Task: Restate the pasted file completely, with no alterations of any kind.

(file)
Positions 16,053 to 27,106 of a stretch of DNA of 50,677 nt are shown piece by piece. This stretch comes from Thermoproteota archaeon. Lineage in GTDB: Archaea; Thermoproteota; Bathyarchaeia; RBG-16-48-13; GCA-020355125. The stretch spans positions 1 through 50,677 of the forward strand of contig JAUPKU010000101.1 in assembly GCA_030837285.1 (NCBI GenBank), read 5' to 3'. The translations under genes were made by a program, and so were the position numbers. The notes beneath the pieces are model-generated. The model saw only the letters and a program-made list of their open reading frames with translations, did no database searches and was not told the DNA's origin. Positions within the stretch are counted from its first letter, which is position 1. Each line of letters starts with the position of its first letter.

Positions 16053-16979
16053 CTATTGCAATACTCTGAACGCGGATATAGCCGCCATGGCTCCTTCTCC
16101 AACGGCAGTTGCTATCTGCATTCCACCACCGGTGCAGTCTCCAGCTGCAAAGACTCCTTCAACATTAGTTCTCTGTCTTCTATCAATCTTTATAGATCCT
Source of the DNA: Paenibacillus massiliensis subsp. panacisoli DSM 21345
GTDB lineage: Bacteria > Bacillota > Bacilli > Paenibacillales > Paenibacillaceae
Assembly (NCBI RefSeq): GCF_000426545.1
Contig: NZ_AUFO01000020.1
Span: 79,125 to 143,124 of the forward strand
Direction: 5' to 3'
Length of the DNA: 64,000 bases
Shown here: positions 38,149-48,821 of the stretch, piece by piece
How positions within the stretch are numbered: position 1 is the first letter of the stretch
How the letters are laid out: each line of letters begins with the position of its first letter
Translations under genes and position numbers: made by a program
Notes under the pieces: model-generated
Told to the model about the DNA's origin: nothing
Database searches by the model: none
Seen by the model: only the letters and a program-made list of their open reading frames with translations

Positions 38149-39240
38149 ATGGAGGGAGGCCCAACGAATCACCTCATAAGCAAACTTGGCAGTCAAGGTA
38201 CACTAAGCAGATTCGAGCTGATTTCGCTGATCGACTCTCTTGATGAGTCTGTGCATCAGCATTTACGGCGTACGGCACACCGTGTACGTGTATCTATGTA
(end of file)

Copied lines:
Positions 16,053 to 27,106 of a stretch of DNA of 50,677 nt are shown piece by piece. This stretch comes from Thermoproteota archaeon. Lineage in GTDB: Archaea; Thermoproteota; Bathyarchaeia; RBG-16-48-13; GCA-020355125. The stretch spans positions 1 through 50,677 of the forward strand of contig JAUPKU010000101.1 in assembly GCA_030837285.1 (NCBI GenBank), read 5' to 3'. The translations under genes were made by a program, and so were the position numbers. The notes beneath the pieces are model-generated. The model saw only the letters and a program-made list of their open reading frames with translations, did no database searches and was not told the DNA's origin. Positions within the stretch are counted from its first letter, which is position 1. Each line of letters starts with the position of its first letter.

Positions 16053-16979
16053 CTATTGCAATACTCTGAACGCGGATATAGCCGCCATGGCTCCTTCTCC
16101 AACGGCAGTTGCTATCTGCATTCCACCACCGGTGCAGTCTCCAGCTGCAAAGACTCCTTCAACATTAGTTCTCTGTCTTCTATCAATCTTTATAGATCCT
Source of the DNA: Paenibacillus massiliensis subsp. panacisoli DSM 21345
GTDB lineage: Bacteria > Bacillota > Bacilli > Paenibacillales > Paenibacillaceae
Assembly (NCBI RefSeq): GCF_000426545.1
Contig: NZ_AUFO01000020.1
Span: 79,125 to 143,124 of the forward strand
Direction: 5' to 3'
Length of the DNA: 64,000 bases
Shown here: positions 38,149-48,821 of the stretch, piece by piece
How positions within the stretch are numbered: position 1 is the first letter of the stretch
How the letters are laid out: each line of letters begins with the position of its first letter
Translations under genes and position numbers: made by a program
Notes under the pieces: model-generated
Told to the model about the DNA's origin: nothing
Database searches by the model: none
Seen by the model: only the letters and a program-made list of their open reading frames with translations

Positions 38149-39240
38149 ATGGAGGGAGGCCCAACGAATCACCTCATAAGCAAACTTGGCAGTCAAGGTA
38201 CACTAAGCAGATTCGAGCTGATTTCGCTGATCGACTCTCTTGATGAGTCTGTGCATCAGCATTTACGGCGTACGGCACACCGTGTACGTGTATCTATGTA